Reading the fantastic : the narrative fiction of Barbey d'Aurevilly
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Although Barbey's handling of the Fantastic has certainly not been overlooked, studies tend to examine this subject from a conceptual or thematic perspective. This has left unexplored the relationship between the Fantastic and Barbey's way of writing; this study aims to fill that gap by offering a stylistic analysis of the Fantastic. The thesis approaches the question by first attempting to define how the Fantastic works, and concludes by proposing the principle of a dynamic flux between writing of the real and the unreal. From this premise, the study of Barbey's Fantastic questions first the presence of realist discourse in the texts, and offers a critique of the traditional view which suggests that Barbey borrows from nineteenth-century realist orthodoxy. In its place, a broader form of mimesis is proposed. Following this, the thesis examines how Barbey's fiction works at counterpoint to the mimetic code, undermining and destabilising the illusion of vraisemblance. In so doing, the peculiarities of narrative technique are promoted as germane to the voicing of textual doubt. Then, Barbey's rhetoric is considered, offering a reading of how verbal exorbitance weakens the relationship with the signified. After this, Barbey's attempts to re-write differences are examined, a trend which provokes a crisis in the differential foundations of human understanding. The thesis concludes by examining how these principles work within the nouvelle Léa. This discussion indicates how the Fantastic demands to be read as a whole textual entity and not as a sporadic mode, and suggests that it is only in endless and unchecked interpretation- reading- that the meaning of the Fantastic is to be grasped.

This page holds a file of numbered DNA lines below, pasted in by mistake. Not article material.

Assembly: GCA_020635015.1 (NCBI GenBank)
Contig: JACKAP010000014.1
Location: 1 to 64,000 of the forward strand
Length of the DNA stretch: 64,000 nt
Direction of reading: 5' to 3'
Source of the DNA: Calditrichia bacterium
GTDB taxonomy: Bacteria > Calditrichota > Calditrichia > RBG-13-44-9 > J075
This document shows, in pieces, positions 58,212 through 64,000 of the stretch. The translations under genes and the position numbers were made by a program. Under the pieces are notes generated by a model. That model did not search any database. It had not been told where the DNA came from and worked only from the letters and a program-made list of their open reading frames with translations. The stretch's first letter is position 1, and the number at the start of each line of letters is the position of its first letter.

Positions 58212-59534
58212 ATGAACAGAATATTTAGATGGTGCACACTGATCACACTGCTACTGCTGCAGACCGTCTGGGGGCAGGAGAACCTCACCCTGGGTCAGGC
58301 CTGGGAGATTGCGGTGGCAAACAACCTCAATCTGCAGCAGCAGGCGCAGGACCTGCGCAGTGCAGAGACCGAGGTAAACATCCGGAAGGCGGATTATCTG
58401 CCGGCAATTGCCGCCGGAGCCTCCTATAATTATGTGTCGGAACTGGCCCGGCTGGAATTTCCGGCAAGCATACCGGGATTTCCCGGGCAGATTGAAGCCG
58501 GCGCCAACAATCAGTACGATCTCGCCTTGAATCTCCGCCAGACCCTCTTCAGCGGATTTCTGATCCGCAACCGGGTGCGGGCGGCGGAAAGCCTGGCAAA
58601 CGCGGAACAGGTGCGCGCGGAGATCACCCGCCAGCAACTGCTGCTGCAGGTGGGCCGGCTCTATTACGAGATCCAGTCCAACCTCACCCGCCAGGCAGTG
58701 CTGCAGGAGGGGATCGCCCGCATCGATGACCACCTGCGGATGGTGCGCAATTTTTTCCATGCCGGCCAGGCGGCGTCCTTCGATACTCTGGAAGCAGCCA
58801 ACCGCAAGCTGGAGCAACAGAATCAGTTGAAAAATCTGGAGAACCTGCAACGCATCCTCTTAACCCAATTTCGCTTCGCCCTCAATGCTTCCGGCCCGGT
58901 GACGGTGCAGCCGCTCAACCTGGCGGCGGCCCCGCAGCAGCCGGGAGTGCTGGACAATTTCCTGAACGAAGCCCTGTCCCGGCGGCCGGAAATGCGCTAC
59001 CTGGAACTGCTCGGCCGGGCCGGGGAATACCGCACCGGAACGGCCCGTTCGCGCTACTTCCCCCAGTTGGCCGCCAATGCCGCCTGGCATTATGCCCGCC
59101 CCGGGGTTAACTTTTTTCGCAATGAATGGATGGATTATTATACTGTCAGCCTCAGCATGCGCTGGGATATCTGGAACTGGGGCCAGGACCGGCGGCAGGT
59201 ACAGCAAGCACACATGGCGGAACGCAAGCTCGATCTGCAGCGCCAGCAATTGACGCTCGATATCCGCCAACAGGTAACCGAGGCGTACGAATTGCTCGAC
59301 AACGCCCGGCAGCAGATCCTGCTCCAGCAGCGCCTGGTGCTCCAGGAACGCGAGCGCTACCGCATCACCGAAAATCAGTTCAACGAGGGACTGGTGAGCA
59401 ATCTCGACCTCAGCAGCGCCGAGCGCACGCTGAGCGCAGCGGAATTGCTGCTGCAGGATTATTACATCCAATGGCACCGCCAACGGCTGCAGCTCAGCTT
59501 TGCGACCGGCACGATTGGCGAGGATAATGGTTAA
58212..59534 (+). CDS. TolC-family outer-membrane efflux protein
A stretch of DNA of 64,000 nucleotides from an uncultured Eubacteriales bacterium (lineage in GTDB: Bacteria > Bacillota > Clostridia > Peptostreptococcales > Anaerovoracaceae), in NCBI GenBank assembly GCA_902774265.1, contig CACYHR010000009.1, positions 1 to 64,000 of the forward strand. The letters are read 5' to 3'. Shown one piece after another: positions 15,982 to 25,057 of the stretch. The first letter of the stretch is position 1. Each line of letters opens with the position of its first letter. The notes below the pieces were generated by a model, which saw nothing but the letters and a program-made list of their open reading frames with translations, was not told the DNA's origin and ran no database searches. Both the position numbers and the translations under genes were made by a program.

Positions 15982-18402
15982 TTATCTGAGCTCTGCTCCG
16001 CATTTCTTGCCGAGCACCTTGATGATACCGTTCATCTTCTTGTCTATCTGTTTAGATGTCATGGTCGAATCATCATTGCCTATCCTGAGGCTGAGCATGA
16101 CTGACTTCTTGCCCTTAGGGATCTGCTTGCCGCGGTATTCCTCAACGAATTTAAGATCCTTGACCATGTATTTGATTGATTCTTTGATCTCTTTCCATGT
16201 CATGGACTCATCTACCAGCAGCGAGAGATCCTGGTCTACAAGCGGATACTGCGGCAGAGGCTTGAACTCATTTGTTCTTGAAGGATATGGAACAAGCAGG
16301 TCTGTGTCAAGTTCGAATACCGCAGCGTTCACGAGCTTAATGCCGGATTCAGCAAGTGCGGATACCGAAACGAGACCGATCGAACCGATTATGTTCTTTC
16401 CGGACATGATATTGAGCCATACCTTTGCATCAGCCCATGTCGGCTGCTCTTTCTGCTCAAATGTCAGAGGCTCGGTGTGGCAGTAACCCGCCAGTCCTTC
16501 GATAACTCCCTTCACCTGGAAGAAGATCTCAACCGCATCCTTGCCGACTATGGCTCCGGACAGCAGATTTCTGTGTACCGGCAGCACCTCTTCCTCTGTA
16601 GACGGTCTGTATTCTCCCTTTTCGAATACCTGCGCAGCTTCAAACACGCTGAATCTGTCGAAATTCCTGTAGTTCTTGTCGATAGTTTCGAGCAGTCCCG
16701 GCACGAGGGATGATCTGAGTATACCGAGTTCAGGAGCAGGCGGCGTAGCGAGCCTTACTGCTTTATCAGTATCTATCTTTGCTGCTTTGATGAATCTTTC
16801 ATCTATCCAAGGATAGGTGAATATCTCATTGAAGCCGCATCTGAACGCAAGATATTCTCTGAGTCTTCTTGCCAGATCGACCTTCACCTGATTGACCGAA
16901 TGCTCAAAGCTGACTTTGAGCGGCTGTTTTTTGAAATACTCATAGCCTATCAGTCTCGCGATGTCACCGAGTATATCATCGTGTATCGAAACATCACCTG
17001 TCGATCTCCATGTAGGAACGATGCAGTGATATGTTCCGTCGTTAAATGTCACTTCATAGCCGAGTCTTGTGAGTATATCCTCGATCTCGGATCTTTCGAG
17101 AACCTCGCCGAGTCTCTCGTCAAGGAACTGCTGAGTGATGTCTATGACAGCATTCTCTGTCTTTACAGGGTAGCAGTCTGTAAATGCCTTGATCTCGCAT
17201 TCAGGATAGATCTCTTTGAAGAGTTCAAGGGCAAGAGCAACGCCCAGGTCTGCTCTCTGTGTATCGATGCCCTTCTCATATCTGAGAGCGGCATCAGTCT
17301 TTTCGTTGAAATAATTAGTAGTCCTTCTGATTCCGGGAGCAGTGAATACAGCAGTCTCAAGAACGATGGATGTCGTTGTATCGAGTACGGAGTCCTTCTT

Thesis, PhD Doctor of Philosophy
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